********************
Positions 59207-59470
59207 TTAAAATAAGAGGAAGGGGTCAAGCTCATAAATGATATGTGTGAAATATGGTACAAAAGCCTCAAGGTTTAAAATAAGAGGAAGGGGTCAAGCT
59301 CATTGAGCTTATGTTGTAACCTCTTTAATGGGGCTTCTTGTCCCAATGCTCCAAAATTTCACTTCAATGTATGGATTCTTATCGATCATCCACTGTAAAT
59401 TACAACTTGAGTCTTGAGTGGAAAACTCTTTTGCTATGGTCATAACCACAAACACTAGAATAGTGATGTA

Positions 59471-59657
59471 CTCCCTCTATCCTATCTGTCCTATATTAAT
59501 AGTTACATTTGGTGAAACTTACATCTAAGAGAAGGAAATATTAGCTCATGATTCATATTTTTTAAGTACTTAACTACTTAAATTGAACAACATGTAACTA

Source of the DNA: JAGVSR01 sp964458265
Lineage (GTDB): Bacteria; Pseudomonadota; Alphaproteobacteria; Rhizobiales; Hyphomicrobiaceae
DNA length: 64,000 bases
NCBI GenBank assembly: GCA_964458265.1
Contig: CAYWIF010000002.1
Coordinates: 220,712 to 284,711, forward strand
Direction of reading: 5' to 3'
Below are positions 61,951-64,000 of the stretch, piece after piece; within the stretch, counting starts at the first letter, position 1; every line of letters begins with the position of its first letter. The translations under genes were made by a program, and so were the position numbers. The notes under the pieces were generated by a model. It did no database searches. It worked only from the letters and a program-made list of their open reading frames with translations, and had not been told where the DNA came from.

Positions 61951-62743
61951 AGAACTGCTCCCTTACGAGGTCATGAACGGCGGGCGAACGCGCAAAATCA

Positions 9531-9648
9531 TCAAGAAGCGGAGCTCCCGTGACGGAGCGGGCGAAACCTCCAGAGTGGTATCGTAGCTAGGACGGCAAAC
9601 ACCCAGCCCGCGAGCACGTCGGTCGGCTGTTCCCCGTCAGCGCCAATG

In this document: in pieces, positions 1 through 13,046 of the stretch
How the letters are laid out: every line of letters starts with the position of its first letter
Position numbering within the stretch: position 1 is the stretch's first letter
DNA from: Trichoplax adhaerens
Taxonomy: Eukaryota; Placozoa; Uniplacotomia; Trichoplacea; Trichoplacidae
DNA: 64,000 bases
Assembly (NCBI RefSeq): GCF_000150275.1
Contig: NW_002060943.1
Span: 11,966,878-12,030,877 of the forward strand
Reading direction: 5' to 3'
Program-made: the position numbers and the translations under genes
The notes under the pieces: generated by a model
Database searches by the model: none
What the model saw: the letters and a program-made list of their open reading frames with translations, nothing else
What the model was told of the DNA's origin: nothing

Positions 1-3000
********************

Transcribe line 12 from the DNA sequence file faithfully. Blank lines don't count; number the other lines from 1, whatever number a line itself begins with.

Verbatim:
Contig: CAYWIF010000002.1